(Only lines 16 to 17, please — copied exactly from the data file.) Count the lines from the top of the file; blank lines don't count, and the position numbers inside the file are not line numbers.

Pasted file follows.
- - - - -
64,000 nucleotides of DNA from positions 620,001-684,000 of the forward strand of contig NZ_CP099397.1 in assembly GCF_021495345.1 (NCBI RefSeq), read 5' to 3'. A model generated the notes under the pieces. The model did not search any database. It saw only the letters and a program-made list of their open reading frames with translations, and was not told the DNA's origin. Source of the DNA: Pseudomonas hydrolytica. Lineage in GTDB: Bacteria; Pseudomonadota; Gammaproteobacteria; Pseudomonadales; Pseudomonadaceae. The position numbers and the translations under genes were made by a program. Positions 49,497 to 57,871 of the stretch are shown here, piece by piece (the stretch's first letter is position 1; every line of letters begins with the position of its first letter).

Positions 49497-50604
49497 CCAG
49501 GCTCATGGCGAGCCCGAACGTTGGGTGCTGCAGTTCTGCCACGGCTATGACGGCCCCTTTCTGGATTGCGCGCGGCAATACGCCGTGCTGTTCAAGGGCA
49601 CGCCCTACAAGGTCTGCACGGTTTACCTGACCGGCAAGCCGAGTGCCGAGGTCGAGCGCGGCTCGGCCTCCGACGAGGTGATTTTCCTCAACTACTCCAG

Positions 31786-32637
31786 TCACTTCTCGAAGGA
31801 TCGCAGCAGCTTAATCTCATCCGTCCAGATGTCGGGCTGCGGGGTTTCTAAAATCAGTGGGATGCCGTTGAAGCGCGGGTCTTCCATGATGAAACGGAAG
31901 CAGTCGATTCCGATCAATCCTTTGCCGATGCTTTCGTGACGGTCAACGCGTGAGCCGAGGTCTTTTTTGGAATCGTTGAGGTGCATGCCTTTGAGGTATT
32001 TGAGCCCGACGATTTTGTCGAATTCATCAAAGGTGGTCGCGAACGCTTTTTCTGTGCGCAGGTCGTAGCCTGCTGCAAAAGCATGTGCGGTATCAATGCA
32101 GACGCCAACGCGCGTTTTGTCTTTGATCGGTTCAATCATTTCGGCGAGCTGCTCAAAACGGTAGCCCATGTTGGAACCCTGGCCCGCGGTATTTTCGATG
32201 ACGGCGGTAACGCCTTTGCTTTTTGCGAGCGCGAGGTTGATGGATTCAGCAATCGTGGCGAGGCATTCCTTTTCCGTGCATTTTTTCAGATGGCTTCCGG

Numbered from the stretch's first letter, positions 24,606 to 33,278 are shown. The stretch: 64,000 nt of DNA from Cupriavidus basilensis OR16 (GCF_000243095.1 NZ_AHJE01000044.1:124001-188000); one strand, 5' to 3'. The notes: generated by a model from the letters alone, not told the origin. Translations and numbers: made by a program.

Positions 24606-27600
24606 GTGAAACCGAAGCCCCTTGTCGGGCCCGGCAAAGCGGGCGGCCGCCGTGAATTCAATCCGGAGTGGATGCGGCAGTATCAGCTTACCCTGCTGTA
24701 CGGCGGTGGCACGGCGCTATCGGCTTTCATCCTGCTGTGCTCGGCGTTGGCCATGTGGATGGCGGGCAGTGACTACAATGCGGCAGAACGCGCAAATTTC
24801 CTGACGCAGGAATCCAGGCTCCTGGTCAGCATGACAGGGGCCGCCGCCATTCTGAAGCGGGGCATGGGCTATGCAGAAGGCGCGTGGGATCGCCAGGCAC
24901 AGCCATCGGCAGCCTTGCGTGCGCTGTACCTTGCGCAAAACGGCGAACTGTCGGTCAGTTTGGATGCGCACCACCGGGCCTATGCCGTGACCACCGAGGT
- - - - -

24701 CGGCGGTGGCACGGCGCTATCGGCTTTCATCCTGCTGTGCTCGGCGTTGGCCATGTGGATGGCGGGCAGTGACTACAATGCGGCAGAACGCGCAAATTTC
24801 CTGACGCAGGAATCCAGGCTCCTGGTCAGCATGACAGGGGCCGCCGCCATTCTGAAGCGGGGCATGGGCTATGCAGAAGGCGCGTGGGATCGCCAGGCAC